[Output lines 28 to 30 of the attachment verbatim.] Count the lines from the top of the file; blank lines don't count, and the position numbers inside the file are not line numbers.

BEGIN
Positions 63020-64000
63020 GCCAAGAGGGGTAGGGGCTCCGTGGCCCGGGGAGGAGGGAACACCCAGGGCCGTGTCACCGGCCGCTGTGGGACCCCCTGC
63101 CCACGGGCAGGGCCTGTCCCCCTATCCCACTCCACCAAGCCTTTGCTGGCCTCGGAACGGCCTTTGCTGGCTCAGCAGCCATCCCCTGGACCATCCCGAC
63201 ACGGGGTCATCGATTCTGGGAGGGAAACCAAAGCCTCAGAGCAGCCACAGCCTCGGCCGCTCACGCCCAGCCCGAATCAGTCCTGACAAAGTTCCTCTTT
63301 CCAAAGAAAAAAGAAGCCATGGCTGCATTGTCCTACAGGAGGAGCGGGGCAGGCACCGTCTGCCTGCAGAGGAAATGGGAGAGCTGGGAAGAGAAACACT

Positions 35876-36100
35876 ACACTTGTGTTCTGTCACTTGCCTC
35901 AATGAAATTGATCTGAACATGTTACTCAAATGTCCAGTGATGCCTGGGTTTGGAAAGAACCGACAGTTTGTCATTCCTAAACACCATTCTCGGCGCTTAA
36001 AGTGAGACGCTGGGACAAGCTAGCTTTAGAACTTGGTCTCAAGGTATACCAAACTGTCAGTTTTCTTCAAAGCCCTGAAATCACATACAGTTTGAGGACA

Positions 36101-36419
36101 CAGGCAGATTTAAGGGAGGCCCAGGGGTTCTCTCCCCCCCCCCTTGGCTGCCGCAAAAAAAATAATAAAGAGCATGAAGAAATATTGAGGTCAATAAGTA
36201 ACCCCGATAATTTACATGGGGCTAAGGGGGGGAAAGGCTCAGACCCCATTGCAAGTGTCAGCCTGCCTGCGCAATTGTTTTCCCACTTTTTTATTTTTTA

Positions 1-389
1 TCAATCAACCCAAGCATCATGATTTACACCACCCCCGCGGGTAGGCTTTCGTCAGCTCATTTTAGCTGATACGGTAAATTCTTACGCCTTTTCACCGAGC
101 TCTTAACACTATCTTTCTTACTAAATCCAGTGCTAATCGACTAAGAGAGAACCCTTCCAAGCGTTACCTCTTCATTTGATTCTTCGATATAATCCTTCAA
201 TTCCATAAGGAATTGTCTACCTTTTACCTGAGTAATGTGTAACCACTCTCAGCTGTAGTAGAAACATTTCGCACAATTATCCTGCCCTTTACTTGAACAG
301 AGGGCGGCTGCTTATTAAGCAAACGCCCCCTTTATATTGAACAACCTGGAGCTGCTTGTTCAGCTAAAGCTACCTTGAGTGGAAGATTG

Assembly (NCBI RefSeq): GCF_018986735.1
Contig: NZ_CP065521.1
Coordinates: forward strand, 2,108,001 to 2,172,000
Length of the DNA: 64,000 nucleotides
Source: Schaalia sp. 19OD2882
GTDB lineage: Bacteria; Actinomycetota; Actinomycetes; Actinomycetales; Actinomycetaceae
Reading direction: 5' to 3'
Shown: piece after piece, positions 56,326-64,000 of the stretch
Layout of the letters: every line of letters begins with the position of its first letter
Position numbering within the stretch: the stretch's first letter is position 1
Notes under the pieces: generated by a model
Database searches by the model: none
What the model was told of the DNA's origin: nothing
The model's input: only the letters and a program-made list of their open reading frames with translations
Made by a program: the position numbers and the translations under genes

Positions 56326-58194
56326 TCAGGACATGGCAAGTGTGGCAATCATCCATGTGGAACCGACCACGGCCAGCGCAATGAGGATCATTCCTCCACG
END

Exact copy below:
Notes under the pieces: generated by a model
Database searches by the model: none
What the model was told of the DNA's origin: nothing